Jeff Bellone isn’t a basketball player. He’s a nerd who loves basketball. He has two master’s degrees in economics and systems engineering, and takes pride in being a voracious learner. When he started playing basketball as a kid on the playground, he became obsessed—he wanted to learn everything about the game.
Over the years, Bellone read and watched as much as he could about basketball—scouting reports, game film, opinion pieces. Though he never coached or played competitively, he absorbed the game through the media. As he got older, he noticed coverage of his favorite team, the Knicks, didn’t go deep enough. He wasn’t learning as much as he wanted to. He wanted to understand the team better, inside and out.
So Bellone created Knicks Film School, where he covers all things Knicks. He breaks down film, writes up scouting reports, reports on players’ social media postings and just about everything in between. It was the perfect way to put his love for the team and the game to good use.
“I was always into basketball, especially the X’s and O’s, and that’s what led me to create the account, where I could actually do that for a team I was watching anyway.” Bellone says. “I figure if I’m wasting all this time watching the Knicks, I might as well be productive about it.”
Knicks Film School provides coverage tailor-made for Knicks fans. Bellone enjoys most of the writers covering the Knicks beat, but his sought to create a site (and Twitter account) that offered deep insider analysis and still felt like it was coming from a true fan.
“The media and the team both rely on fans to make money,” Bellone says. “They each have their own interest. I think an account like mine fills the gap between them.”
His account lives in the nexus of fan interaction known as NBA Twitter. It’s a wild place where rumors are spread, replays are shared, memes are made and opinions are offered. It includes everyone from national media personalities to local beat writers to average fans. Each team has their own hyper-localized sliver, and the instant connectivity provides the perfect outlet for fans.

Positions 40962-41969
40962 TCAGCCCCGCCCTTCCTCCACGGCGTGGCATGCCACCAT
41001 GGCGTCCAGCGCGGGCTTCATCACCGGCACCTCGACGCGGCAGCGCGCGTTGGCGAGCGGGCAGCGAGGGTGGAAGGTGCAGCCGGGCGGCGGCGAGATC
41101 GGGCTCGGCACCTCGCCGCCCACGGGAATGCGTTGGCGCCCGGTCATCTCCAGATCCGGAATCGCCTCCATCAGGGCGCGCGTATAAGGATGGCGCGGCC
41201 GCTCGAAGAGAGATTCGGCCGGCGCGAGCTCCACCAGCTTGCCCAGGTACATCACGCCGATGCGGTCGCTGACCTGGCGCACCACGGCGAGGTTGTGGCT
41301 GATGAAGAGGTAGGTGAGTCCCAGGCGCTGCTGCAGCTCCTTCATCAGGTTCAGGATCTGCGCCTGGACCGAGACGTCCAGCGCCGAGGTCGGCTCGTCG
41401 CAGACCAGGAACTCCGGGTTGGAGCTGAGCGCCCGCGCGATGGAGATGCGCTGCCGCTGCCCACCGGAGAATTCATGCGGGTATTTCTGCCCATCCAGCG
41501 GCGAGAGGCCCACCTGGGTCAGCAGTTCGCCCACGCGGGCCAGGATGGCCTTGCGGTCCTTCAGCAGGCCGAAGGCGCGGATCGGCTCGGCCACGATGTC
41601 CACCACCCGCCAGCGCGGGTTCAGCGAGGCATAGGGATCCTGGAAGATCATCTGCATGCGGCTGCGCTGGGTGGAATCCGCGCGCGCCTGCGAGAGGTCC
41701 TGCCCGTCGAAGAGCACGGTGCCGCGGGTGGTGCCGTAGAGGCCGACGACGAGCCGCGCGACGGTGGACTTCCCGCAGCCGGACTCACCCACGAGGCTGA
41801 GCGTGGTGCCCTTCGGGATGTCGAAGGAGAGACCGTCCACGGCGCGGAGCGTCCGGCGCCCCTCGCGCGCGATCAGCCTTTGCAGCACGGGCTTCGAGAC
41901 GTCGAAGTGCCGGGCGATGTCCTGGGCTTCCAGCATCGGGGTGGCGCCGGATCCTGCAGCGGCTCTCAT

“I really think social media has replaced sports talk radio to give fans that larger voice,” Bellone says.
The NBA has taken advantage of social media—particularly Twitter—like no other American professional sports league. It freely allows users to share license-free videos and highlights. Whatever the NBA may be losing in licensing, it gains in virality. Highlight-reel dunks and game-winning threes are available instantaneously on Twitter, regardless of whether you’re actually watching the game.
With that social media freedom and promotion, accounts like Bellone’s have taken off. He still approaches coverage like a fan, thinking of what he’d want to see and read from someone covering the Knicks.
“We as fans just want good, quality content, and a lot of it is not that difficult to do,” Bellone says. “I never envisioned it growing into something with any kind of following or influence, but I’m flattered it’s turned out that way.”
Covering the Knicks has been more fun for Bellone of late. The team appears to have committed to building through the draft and has a genuine star in 22-year-old Kristaps Porzingis. Unfortunately, the organization is plagued by poor ownership—James Dolan has been a league laughingstock and fan pariah for years.
Bellone is no Dolan fan, but he does have hope for the Knicks’ future. He agrees that the owner has done several things wrong, but likes the fact that Dolan is willing to spend. But he’s even more encouraged by the team’s recent strategy of prioritizing draft picks over flashy free agent acquisitions—something most Knicks fans hope will continue.
“It’s probably the only somewhat pro-Dolan answer in history, but that’s how I feel about it,” Bellone says. “That’s the big difference in what I see now.”